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They’re a Bunch of Grinches

When we first moved to our new house, I remember thinking that our neighborhood would be awesome at Christmas time.  We live in a fairly wealthy neighborhood, most of the houses have 4+ bedrooms and 3+ bathrooms, and nearly all of them have three car garages.    Ours has a huge second garage that opens into the backyard.  You get the idea.  So I figured, in a predominantly Christian neighborhood, where people live in big beautiful houses, there would be a decent amount of decoration.  Or, at least tasteful displays of white twinkle lights.

But… there are, like, four houses with lights, including ours.  And ours are pathetic because my husband wasn’t here to hang them, so I settled for decorating the hedges in the front.    I was complaining last night to the huz, and he said “I think our neighbors are too posh for Christmas lights.”  He was joking, I think, but I’m kind of bummed by the lack of pretty.  There aren’t even wreathes on doors!  Nothing.  They’re a bunch of Grinches!

I wasn’t surprised by the lack of Halloween stuff, even the local craft store did not sell any Halloween décor, and Michael’s had just a piddling small selection, but I thought Christmas would be the big one around here.

I miss New England.  I miss how it looked like Christmas everywhere, and La Salette, and entire towns getting a twinkly makeover.  Perhaps it happens here and I’m just not getting out enough to see it.   I may be pagan, but I just love all the holiday stuff.  I love Christmas carols, and cookies, and twinkly lights, and ribbons, and wrapped packages under trees in most of the houses we visit.  I love how everywhere you look everything is pretty, and I love knowing where most of these traditions come from.   I love the sparkle and magick of the whole month of December, and it is bumming me out to not see that here!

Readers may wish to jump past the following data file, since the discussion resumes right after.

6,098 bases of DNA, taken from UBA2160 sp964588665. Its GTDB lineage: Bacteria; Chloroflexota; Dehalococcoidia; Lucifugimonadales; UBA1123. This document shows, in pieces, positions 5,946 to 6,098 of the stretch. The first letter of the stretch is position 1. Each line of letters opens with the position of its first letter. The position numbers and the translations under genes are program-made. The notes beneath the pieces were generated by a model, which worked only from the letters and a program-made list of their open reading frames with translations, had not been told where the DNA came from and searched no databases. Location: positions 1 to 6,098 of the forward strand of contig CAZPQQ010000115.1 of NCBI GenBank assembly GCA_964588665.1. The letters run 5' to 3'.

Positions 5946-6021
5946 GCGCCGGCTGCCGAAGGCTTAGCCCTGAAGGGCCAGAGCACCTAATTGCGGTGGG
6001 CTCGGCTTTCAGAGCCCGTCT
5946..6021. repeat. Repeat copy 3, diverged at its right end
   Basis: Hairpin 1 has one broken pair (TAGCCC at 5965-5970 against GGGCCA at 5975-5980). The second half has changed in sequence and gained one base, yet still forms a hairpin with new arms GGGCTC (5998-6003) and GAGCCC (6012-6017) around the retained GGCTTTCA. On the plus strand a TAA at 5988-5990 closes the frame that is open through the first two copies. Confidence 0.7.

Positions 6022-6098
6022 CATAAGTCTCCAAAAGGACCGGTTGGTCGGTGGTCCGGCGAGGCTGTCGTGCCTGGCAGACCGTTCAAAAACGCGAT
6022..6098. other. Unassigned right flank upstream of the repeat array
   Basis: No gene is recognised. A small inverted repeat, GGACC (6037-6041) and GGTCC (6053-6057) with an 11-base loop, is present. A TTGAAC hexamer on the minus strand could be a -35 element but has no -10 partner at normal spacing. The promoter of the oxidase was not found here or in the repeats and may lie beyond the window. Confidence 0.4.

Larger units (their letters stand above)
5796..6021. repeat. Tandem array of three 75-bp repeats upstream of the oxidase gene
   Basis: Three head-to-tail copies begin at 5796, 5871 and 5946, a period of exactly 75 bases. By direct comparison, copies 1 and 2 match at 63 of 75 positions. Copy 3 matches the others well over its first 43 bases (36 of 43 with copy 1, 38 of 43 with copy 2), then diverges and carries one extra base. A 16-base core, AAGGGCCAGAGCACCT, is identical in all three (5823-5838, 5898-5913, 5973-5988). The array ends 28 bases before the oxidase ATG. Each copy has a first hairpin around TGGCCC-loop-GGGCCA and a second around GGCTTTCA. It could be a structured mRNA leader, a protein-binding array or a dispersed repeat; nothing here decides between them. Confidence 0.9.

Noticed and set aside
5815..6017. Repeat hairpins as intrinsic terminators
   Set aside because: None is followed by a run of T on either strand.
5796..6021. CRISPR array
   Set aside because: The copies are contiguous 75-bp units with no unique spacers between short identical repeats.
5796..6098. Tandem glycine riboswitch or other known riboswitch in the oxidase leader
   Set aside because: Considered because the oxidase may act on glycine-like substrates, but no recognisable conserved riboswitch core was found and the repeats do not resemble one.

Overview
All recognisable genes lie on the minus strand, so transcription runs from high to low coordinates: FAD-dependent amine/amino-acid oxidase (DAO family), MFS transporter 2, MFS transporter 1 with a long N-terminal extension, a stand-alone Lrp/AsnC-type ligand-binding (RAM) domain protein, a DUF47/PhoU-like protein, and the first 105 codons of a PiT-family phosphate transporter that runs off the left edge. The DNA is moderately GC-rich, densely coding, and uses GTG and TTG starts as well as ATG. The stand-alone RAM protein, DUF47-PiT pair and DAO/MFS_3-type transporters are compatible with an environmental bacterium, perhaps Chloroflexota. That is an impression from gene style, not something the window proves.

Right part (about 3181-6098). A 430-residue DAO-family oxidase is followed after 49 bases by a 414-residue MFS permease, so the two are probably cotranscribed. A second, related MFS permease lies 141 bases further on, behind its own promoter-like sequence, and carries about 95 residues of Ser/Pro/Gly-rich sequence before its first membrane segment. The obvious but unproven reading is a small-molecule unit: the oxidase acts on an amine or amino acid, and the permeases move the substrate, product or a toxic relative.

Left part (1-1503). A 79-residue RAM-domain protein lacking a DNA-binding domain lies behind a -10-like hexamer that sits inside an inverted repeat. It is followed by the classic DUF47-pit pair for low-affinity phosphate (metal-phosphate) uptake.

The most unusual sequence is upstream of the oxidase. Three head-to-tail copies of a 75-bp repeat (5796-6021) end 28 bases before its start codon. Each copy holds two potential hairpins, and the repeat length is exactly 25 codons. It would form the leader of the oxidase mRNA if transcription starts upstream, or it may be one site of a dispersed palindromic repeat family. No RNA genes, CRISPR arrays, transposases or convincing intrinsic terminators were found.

12 Responses to They’re a Bunch of Grinches

  1. Branson is HUGE on Christmas. I saw it on the Travel channel. They even have a fountain that shoots fire & water! The show was Most Christmasy Places In America. Maybe they used all the lights! I don’t know how far you are from there, but it might be worth checking out with the littles!

  2. I’m Pagan. I ADORE the trappings of this season! Unapologetically! Who do you think developed the traditions of greenery and lights and whatnot?

    There’s a fantastic book about Winter holidays and how and why they’re celebrated called “Holly, Reindeer, and Colored Lights” (there’s also one for Spring/Easter). I have no idea if it’s still in print, but if it is, I highly recommend it.

  3. We live in a strictly working class neighborhood, and our neighborhood usually has lots of lights. About 10 blocks from us is the bayfront, with expensive mansions looking over the ocean. Some of those homes are decorated, mostly with single strings of “tasteful” white lights. Most of the mansions have little if any decorations. It’s kind of sad. In any case, I prefer the riot of light and color in our more humble neighborhood. We are celebrating together that way!

    • I think the huz is right and it IS a rich people thing. And it sucks. I miss the color, the fun, the atmosphere of celebrating- together, like you said.

      Its a bummer man.